Attempts by industry to undermine the negotiations have aggressively escalated in the past 18 months. Industry forces have vehemently rejected a legally binding international biosafety protocol right from the beginning. When the majority of the world's governments, predominantly from developing countries, pressed for a biosafety protocol, almost all industrialised country governments opposed it. The United States, Australia, Canada, Japan, Germany, the UK and the Netherlands were particularly outspoken against such a development. NGO observers and independent scientists from those countries who attend the negotiations are appalled at the blatant manner in which their government representatives are protecting industry interests. 

As countries, including non-Parties such as the US ­ the biggest developer and exporter of LMOs and products thereof ­ enter the final phase of the negotiations, there are divergent, even conflicting, positions among the groupings of countries on key and fundamental issues.

On liability, industrialised countries are categorically opposed to any substantive inclusion of an international liability provision. A weak compromise to consider a liability regime after the protocol is adopted would be meaningless. These countries have made it clear that they oppose any international law on liability for hazards related to LMOs and products thereof. The Basel Convention with its more than 10 years of negotiations has no results, showing that there is no political will on the part of industrialised countries to attach international legal responsibility and liability on industry. Given the total rejection of the biotechnology industry of any regulation at all, it is unlikely that a liability agreement post-protocol will emerge if the principle and basis for such liability is not established this week.

The test is therefore in Cartagena. Even as delegates arrived in the city, news broke worldwide of the proven hazard of a transgenic potato in the UK, and the victimisation of the scientist who exposed the findings. If the battle for a liability regime is lost, industrialised countries that kept this out of the protocol must hold themselves responsible for the grave consequences of hazards to biodiversity, environment and human health that are likely to occur.

On socio-economic considerations, again industrialised countries as a block refuse to include any substantive provision, except perhaps for a weak paragraph in the Preamble and a call for more studies. Conservation and sustainable use of biodiversity, especially in the case of domesticated plants and animals, is dependent on the socio-economic conditions of the people who have been maintaining it. Any threat to their socio-economic well-being through the introduction of genetic engineering technologies, LMOs and products thereof is therefore properly the concern of a biosafety protocol, especially in the context of the Convention.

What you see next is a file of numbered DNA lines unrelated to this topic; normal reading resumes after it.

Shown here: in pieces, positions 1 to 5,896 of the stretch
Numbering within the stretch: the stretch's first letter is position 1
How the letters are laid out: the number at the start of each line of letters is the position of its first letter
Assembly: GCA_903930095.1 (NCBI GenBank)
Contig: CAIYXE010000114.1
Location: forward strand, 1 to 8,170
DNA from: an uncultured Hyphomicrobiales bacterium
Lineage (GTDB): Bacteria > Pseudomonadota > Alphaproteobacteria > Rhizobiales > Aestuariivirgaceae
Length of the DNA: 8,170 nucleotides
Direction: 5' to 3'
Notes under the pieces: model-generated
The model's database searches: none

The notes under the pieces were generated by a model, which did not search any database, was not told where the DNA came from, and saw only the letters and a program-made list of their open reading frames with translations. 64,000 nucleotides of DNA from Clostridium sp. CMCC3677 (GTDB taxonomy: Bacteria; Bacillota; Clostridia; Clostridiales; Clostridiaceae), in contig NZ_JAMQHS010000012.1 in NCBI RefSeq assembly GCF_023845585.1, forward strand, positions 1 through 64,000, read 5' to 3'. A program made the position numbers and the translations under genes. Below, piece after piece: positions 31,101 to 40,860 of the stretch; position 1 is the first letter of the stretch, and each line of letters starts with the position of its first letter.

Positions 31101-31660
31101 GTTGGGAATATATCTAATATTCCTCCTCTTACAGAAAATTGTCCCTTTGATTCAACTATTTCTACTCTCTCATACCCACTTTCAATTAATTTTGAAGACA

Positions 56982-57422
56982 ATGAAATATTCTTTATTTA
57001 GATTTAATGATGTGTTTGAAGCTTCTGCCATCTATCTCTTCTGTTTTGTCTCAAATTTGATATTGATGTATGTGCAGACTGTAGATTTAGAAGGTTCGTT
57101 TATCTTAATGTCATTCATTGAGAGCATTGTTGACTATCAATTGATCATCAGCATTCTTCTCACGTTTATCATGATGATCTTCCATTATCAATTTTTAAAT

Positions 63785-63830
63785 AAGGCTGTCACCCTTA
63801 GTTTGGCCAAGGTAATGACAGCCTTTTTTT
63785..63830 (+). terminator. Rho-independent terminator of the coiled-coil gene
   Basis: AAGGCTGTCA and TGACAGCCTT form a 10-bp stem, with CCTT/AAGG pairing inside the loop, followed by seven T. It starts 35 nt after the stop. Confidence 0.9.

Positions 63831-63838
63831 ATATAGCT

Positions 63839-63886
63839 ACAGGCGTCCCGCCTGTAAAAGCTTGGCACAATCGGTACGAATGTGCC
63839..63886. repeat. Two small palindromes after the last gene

In any event, it is of utmost importance that every Party has the sovereign right to decide on any introduction of genetic engineering technologies, LMOs and products thereof by applying a comprehensive set of criteria. This would apply in relation to AIA, risk assessment and risk management. The right to prohibit the entry of an LMO or product thereof or any activity related to them must be clear. The right to take necessary actions and measures that are more stringent than those provided by the protocol should also be ensured. 

The push by most industrialised countries to carve out or exclude large areas from the biosafety protocol is also alarming. All of these countries reject the inclusion of products. There is even a move to exclude agricultural commodities even though genetically engineered seeds targetted for processing, not cultivation, can and will find their way to the environment.
In the provisions on general scope and the application of Advance Informed Agreement, the collective result of the positions of industrialised countries would allow for extensive categories of LMOs to be excluded on a unilateral basis while human health and socio-economic considerations will not be allowed for consideration. 

Even worse, many countries are insisting on the right to make ³side-agreements² at multilateral, regional and bilateral level. This would completely undermine the protocol, and particularly allow non-Parties to benefit from trade without any corresponding obligations under the protocol. Allowing this would also be a disincentive for countries to join the protocol.

The move by some countries to include a provision subjecting the protocol to other international agreements, particularly WTO agreements cannot be accepted. The Convention on Biological Diversity itself is an international agreement, and we are here concerned about biosafety. That objective should not be undermined or compromised and where disputes arise, those should be dealt with accordingly in the future.